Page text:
Using historical data to test the performance of retirement plans is called backtesting. Backtesting is a strategy used in different industries including finance, meteorology, and oceanography.
Backtesting is a one tool, but not the only tool, that you can use to understand and estimate the performance of a particular withdrawal strategy.
Future Performance #
One of the most important things to keep in mind when running backtesting calculations is that they do not guarantee future performance. Just because a portfolio performed well or poorly historically does not mean that it will perform that same way going forward.
Backtesting simulations do not offer certainty: indeed, no retirement planning can, as we cannot know the future. Backtesting calculations provide a host of other benefits, though, including:
- comparing different withdrawal strategies
- understanding the behavior of a particular withdrawal strategy in different market conditions
- determining the conditions under which a particular retirement plan performs well or poorly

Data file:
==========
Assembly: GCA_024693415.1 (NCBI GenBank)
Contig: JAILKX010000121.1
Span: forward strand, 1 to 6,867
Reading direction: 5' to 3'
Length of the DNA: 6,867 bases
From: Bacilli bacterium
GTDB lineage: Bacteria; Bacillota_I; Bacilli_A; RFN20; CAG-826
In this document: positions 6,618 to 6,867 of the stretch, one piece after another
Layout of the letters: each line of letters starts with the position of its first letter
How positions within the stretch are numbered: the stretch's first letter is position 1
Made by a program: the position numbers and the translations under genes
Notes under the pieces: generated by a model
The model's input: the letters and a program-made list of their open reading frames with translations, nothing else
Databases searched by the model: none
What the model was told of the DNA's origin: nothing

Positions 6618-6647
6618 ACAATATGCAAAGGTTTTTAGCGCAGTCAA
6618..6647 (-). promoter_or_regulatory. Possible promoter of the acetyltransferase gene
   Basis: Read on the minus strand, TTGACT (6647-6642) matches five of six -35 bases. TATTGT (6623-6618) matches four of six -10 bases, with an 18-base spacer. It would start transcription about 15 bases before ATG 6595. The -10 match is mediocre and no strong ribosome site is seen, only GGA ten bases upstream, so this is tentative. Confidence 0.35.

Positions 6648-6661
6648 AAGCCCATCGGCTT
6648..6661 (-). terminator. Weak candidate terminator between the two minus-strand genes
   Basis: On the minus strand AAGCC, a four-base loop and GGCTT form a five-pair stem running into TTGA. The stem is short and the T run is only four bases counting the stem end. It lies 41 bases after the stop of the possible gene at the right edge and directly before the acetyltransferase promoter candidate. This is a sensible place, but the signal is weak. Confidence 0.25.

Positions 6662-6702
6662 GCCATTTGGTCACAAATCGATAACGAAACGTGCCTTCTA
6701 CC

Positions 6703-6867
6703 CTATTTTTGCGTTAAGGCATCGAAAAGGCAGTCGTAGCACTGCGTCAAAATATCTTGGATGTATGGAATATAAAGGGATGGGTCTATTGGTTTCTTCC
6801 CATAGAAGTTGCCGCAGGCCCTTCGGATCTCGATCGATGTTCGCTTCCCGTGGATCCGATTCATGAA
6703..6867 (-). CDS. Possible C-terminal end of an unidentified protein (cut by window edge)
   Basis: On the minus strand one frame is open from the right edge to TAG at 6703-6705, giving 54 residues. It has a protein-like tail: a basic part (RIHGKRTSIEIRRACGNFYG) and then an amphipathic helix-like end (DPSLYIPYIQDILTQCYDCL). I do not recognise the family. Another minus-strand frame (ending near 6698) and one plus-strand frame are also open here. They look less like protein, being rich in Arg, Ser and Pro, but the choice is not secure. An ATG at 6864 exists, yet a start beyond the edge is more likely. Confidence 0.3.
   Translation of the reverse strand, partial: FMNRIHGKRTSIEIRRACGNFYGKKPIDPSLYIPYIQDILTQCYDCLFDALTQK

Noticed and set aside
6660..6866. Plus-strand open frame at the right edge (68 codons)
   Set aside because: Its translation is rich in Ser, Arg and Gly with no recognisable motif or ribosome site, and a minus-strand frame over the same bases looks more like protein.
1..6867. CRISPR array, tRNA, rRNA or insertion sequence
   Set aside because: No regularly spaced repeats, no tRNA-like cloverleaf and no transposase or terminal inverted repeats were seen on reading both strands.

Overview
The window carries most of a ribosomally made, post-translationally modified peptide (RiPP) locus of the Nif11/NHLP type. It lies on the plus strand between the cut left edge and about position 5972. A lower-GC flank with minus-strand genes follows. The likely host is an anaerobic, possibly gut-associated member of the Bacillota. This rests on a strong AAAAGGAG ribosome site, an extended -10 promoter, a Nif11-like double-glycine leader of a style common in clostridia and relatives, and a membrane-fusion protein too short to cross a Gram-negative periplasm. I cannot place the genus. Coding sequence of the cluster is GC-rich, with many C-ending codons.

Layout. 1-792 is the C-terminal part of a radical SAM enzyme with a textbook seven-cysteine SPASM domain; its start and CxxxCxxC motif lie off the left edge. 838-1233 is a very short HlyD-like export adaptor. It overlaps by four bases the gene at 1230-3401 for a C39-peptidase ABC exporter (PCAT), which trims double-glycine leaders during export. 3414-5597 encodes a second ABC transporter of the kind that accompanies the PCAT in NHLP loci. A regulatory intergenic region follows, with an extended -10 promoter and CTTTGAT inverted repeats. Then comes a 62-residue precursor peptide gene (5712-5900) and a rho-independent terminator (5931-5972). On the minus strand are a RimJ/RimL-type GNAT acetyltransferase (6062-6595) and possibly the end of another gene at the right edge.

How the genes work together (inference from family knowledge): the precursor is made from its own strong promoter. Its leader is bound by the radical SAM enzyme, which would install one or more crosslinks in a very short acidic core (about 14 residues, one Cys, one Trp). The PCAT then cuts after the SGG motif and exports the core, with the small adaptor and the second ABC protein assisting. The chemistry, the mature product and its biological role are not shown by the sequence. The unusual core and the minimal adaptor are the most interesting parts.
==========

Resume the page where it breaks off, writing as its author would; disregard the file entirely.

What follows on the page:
- building confidence in a retirement plan
It is extremely important to keep this in mind when running calculations in FI Calc to avoid misinterpreting the information that is presented in the calculator.
Other Notes on Backtesting #
Backtesting is only effective when you have high-quality data to run calculations with. The data set used in FI Calc was compiled by a Nobel Prize-winning economist, Robert Shiller (you can read more about the data set used in FI Calc here).
Another problem with backtesting is called overfitting. Overfitting is when you design an algorithm that follows too closely to the current data set, but is not effective with new data.
One of the ways to avoid overfitting is to test your models in other scenarios not present in the historical data, such as by running what are called Monte Carlo simulations. FI Calc does not currently support Monte Carlo simulations, but it is a feature that we plan to introduce in the future.